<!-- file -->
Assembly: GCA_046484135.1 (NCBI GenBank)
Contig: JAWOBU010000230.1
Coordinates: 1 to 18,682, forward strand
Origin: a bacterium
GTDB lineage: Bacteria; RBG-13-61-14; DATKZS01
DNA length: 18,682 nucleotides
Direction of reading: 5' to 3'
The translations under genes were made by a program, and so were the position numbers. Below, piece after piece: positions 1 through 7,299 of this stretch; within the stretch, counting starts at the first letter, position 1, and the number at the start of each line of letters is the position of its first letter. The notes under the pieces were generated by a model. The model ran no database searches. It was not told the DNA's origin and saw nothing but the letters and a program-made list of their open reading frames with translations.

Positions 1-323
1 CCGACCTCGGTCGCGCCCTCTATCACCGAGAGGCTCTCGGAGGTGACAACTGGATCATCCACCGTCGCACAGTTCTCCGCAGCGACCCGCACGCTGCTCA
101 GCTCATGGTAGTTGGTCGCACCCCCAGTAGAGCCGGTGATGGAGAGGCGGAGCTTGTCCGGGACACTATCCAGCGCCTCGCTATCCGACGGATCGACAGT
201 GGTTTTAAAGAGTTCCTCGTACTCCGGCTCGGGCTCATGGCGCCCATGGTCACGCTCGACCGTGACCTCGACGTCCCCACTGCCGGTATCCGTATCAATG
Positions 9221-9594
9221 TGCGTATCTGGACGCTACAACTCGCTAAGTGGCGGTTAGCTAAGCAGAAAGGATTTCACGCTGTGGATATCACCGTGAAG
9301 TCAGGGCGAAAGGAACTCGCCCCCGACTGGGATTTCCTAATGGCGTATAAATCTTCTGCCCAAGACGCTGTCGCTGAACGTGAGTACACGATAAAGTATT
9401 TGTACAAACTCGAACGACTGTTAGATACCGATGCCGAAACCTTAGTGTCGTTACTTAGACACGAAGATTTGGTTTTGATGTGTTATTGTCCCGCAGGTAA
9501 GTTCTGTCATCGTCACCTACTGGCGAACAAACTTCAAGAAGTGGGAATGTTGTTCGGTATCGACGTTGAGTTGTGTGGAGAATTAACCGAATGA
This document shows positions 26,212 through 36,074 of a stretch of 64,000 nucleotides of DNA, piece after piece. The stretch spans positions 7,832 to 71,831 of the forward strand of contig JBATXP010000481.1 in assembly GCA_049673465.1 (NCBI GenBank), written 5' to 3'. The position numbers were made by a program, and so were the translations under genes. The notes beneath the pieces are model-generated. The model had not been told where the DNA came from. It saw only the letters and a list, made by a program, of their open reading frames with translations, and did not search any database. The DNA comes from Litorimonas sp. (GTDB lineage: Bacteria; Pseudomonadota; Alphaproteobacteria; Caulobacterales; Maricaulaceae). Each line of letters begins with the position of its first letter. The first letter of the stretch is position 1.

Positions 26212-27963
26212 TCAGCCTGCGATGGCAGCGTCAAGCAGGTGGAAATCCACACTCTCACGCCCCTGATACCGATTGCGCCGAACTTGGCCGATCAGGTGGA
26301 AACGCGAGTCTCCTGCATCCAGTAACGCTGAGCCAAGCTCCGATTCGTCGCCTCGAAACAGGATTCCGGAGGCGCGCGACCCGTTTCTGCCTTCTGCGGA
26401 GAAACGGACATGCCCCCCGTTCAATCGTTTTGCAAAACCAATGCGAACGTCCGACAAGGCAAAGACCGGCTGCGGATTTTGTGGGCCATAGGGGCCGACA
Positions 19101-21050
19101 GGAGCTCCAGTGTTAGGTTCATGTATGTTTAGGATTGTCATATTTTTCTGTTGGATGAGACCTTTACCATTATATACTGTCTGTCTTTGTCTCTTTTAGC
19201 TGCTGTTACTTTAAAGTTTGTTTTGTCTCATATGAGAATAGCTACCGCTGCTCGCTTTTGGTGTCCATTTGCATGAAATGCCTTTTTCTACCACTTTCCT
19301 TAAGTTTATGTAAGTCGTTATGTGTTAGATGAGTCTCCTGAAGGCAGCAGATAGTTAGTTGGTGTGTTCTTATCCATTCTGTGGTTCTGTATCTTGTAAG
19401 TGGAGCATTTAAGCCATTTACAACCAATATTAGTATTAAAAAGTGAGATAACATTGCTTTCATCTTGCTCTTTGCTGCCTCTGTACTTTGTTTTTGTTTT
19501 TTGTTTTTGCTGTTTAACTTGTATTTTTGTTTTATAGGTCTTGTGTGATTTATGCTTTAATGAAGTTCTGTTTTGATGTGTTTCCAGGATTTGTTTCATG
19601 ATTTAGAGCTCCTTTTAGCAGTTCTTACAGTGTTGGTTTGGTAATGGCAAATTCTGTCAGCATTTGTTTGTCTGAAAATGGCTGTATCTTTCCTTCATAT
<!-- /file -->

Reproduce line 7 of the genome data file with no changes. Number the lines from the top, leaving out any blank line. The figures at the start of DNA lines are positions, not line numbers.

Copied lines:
Direction of reading: 5' to 3'